Tuesday, August 20, 2013

CA Guest column: Time to get smart about utility monitors

By Jerry R. Collins Jr., Special to The Commercial Appeal
Tuesday, August 20, 2013

The Memphis City Council is scheduled to vote Tuesday on a resolution to authorize Memphis Light, Gas and Water Division’s budget expenditure of $10.1 million to purchase 60,000 smart meters.
It was the City Council’s support that enabled our successful Smart Meter Demonstration Pilot to move forward with 1,000 volunteers.

Last year, as we completed that pilot project, the council approved MLGW’s 2013 budget, which included a City Council-recommended boost to smart meter expansion that Tuesday’s resolution would facilitate. Two weeks ago, the council’s MLGW Committee, chaired by Councilwoman Janis Fullilove, gave its conditional approval of the purchase.

We trust the City Council will continue its support for progress.

Upon approval, the 60,000 smart meters — electric, gas and water meters — will be ordered, manufactured and delivered to MLGW, to begin installation on 24,000 selected homes (about 80 percent in Memphis and 20 percent in other parts of Shelby County) at the end of the year. We expect to have all 60,000 meters installed by mid-2014.

Smart meters are simply digital meters that can communicate remotely with MLGW, opening up an array of choices for customers and the utility. Ninety-five percent of Smart Grid Demonstration participants would recommend smart meters to a friend. A recent J.D. Power and Associates survey showed that 74 percent of customers polled want a smart meter — a 25 percent increase from 2012.

That enthusiasm will continue to rise as MLGW seeks to standardize smart meters for our 1-million-plus meter system by 2020. Customers, though, have the choice of opting out; so far, only 0.5 percent of the 24,000 selected homes have.

People understand the future. By 2015, more than 65 million smart meters are expected to be installed in the United States. Olive Branch, Miss., has 100 percent automated meters. In Tennessee, Gibson, Obion, Lake, Dyer, Lauderdale, Crockett, Haywood and Madison counties, served by Gibson Electric Membership Corp., have 100 percent smart meters. Bolivar has 100 percent smart meters. Chattanooga has 99 percent smart meters.

For MLGW, the documented goal of the MLGW Smart Meter Demonstration was twofold: a) begin informing and motivating customers to better control electricity usage, and b) gain sufficient results and participant feedback to develop a business case for the future deployment of smart grid solutions throughout its entire service territory. The project met all objectives and was very successful.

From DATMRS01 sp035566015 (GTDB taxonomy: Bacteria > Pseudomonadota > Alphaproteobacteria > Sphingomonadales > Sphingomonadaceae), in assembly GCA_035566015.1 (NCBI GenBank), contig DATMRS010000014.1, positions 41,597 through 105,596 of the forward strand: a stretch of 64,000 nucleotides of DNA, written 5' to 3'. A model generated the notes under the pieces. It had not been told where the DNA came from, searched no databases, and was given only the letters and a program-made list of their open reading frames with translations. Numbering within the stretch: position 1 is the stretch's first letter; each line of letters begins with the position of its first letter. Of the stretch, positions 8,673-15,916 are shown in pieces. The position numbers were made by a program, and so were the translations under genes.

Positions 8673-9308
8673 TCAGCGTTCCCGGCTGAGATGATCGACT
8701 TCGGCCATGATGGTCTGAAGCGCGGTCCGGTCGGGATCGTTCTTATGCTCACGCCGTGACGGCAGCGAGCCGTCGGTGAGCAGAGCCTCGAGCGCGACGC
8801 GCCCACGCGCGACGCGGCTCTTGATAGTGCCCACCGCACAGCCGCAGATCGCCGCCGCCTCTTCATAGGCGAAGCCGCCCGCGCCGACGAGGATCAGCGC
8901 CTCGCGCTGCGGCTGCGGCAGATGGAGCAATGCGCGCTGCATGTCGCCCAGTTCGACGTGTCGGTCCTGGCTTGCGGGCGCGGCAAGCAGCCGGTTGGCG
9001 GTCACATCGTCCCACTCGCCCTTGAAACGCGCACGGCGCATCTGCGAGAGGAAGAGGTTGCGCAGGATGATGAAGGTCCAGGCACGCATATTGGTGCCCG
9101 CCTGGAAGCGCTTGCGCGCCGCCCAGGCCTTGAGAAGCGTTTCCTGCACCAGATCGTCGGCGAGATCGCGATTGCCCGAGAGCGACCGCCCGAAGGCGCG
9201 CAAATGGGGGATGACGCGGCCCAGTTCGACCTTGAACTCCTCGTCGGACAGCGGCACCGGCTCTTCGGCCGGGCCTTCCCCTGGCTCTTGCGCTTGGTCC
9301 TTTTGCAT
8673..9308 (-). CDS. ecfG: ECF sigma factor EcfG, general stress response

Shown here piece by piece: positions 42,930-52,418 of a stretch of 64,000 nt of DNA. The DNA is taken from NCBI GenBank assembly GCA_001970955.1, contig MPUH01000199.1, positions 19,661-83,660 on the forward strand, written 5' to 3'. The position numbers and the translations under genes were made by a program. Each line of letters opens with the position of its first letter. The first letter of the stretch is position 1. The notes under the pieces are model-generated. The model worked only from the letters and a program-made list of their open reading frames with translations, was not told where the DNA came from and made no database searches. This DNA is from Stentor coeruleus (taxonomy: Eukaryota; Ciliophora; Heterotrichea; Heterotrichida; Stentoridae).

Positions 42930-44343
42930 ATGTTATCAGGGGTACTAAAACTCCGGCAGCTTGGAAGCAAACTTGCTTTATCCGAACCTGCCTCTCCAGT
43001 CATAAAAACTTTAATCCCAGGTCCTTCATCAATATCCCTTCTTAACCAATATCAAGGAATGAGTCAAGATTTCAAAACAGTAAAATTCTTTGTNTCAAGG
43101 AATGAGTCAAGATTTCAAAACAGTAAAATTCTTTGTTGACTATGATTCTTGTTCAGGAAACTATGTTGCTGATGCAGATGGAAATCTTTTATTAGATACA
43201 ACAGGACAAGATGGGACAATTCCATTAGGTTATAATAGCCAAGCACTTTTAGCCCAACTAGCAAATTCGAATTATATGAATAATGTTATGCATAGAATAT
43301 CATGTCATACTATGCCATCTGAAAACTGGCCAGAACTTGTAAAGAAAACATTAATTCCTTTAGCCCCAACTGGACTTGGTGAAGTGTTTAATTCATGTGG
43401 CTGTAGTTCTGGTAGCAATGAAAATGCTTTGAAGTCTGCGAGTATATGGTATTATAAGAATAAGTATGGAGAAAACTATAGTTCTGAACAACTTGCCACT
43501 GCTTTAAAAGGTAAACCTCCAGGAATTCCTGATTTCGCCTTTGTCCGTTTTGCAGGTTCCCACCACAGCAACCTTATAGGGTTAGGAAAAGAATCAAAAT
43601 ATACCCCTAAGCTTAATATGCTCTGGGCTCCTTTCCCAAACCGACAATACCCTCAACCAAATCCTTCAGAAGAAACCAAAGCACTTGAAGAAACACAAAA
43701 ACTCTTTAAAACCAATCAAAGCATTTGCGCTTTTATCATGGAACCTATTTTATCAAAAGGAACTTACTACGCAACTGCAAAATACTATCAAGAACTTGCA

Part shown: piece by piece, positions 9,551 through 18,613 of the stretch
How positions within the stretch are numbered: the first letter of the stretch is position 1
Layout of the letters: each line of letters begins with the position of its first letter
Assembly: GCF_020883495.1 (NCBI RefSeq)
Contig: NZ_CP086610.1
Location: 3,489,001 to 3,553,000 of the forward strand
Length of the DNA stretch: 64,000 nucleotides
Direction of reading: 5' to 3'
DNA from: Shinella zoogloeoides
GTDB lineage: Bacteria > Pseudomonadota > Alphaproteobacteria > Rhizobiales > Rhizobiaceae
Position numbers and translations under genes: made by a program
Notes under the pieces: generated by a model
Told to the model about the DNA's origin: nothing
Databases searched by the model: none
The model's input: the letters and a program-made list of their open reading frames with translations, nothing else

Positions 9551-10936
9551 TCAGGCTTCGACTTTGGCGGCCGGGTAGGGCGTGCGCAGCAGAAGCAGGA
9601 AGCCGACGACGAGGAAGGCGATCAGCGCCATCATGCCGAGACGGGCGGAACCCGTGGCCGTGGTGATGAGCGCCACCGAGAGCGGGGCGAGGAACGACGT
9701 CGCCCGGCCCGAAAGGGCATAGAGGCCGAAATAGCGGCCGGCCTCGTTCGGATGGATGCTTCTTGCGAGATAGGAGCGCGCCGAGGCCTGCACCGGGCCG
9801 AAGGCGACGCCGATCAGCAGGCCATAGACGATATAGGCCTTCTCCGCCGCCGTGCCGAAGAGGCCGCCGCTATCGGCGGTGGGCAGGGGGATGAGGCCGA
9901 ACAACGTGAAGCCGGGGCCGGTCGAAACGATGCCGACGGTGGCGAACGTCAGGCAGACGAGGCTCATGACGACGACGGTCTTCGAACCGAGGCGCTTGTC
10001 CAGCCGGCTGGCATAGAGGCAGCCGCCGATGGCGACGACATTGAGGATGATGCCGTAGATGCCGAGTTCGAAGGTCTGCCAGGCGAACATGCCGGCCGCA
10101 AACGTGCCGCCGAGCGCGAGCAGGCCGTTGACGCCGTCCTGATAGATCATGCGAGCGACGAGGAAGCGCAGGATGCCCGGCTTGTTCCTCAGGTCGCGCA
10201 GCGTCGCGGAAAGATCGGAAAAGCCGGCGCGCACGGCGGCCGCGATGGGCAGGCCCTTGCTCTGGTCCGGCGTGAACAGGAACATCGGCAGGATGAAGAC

The best example of smart meter success is our customers. These customers experienced none of the fear issues that concern opponents and, again, 95 percent would recommend smart meters to a friend. (Not to mention, the pilot project was budgeted for $1 million and actually cost $380,000.)

Despite this evidence, opponents of smart meters depend on fear and outright lies about hackers from China and unsubstantiated tales about meter fires. The truth is multiple security measures are used to protect the encrypted data, which is simply meter readings and a meter number. The truth is Elster electric smart meters are made in Raleigh, N.C., and their water and gas meters are made down the road in Corinth, Miss. The truth is that meters — regardless of the type — do not cause fires.

The truth is MLGW’s 420,000-plus customers will save as operation and maintenance costs are reduced $21 million each year upon full implementation of smart meters and more than $20 million additional savings could be realized through smart meter-related energy conservation, optional time-of-use rates and prepay annually.

The prepay option — the ability to pay for utilities in advance like a prepaid mobile phone or like filling up a gas tank — could save economically disadvantaged customers money in reduced utility costs such as the elimination of a security deposit. Like a car’s gas gauge, an MLGW notification would alert customers when their balances are low and then they could pay whatever amount they want for more service.

Smart meters give customers unprecedented control.

No more end-of-the-month bill surprises. Customers will be able to see the bill as it accrues and make their own adjustments to manage it.

No estimated bills. Keep gates locked and pets outside. Greatly reduced utility theft. Lower fees. Faster service. Shorter outages. Safe and secure.

This is the opportunity knocking on Tuesday.

We trust the City Council will open the door to progress — again.

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